• Doi:10.1016/j.diin.2010.05.011 

  • Ubiquitous interactive visualization of large-scale simulations in geosciences over a Java-based web-portal
    • Jonathan C. McLane,W. Walter Czech, David A. Yuen, Mike R. Knox, Shuo Wang, Jim B. S. Greensky and Erik O. D. Sevre
    • Published online 26 October 2009 inWiley InterScience
    • DOI: 10.1002/cpe.1532

So that's all for now this time, not so many but definitely readable

Donnerstag, 14. Oktober 2010

Books about Android Part 2

The series about my Android books is not yet finished, here comes the second part.

So let’s get started with ‘Professional AndroidApplication Development’ by Reto Meier over Wrox first published Nov 2008

This book is really handy, like mentioned by 'Android Application Development' by Rick Rogers it starts at the beginning and guides to through the fundamentals of Android. Mentionable are the chapters are ‘Peer-to-Peer Communication’ and ‘Accessing Android Hardware‘. Anyhow in my opinion this book isn’t that professional as the cover tells, it sure gives you a good start from where you can begin program yourself but really in deep stuff is missing.
I see a fundamental problem in buying books, compared to software, you can get an update if the author enhanced his product but with books you can’t so the author publishes a new book call it ‘My old Book 2’ and start selling it while you are sitting on your old one.  As mentioned in my first post on several Android books, this one isn’t an exception. The new book ‘Professional AndroidApplication Development 2’ by Reto Meier published March 2010, is about the same as its successor, so when buying a book, always buy the newest (and of course with a higher price). The only difference I see is that it seems, Reto Meier makes a metamorphosis from human (first cover) to a robot (second), that’s something I call excessive Android consumption.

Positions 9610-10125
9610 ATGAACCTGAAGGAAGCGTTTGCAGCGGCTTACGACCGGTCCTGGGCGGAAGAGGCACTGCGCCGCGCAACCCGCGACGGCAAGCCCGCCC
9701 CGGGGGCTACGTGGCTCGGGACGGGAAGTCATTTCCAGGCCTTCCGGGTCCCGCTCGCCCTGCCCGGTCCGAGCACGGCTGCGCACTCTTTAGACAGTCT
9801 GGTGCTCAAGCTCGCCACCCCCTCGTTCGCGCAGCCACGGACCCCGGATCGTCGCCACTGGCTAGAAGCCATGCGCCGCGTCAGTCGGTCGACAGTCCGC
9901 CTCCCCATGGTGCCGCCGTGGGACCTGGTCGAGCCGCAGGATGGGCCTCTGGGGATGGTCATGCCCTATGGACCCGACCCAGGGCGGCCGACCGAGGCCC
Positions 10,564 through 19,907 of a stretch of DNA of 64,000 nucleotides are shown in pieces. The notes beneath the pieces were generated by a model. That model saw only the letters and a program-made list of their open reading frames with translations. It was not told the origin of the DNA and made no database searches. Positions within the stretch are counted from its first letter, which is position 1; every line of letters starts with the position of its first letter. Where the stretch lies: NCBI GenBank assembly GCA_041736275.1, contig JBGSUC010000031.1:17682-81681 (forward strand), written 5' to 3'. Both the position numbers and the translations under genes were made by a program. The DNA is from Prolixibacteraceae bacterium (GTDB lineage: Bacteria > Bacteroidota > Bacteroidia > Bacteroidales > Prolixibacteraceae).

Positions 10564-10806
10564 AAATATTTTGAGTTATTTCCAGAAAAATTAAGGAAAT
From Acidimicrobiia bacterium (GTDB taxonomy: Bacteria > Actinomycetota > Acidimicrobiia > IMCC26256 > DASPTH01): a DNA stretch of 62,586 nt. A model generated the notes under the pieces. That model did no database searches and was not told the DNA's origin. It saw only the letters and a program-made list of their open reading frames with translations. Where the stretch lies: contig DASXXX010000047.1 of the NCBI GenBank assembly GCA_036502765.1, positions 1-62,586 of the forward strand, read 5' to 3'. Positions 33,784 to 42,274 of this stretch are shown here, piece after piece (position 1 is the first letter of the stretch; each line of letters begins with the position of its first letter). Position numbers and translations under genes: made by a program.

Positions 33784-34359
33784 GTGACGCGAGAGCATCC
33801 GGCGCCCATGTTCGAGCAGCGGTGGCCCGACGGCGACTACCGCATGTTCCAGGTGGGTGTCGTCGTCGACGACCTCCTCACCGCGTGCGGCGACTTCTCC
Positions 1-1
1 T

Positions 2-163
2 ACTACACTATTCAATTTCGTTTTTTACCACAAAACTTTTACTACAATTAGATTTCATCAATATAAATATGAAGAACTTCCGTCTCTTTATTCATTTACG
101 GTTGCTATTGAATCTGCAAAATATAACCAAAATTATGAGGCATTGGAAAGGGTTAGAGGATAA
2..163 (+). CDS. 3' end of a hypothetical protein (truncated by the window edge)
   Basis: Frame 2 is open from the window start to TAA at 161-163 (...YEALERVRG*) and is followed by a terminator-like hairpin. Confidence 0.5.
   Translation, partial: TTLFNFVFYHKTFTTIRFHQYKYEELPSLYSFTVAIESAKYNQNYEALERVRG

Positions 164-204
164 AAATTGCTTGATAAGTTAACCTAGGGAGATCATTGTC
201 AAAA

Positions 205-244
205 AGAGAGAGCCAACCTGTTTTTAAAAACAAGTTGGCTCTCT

So let’s move on, the next book is called ‘TheBusy Coder's Guide to Android Development‘ by Mark L. Murphy over Commonsware published first Aug 2008
The author of this book is the same as the author of ‘Beginning Android’ and ‘‘Beginning Android 2’. I have to admit that I like this book as I also like ‘Beginning Android’, it is well written and has a good formatting especially the code-blocks are worth seeing, but also worthy with regards to its content, although it is basic stuff (but in compared to other books it has no ‘Professional’ in its title). What I also like is that the last chapter it is shown how to build a sample application called TourIt.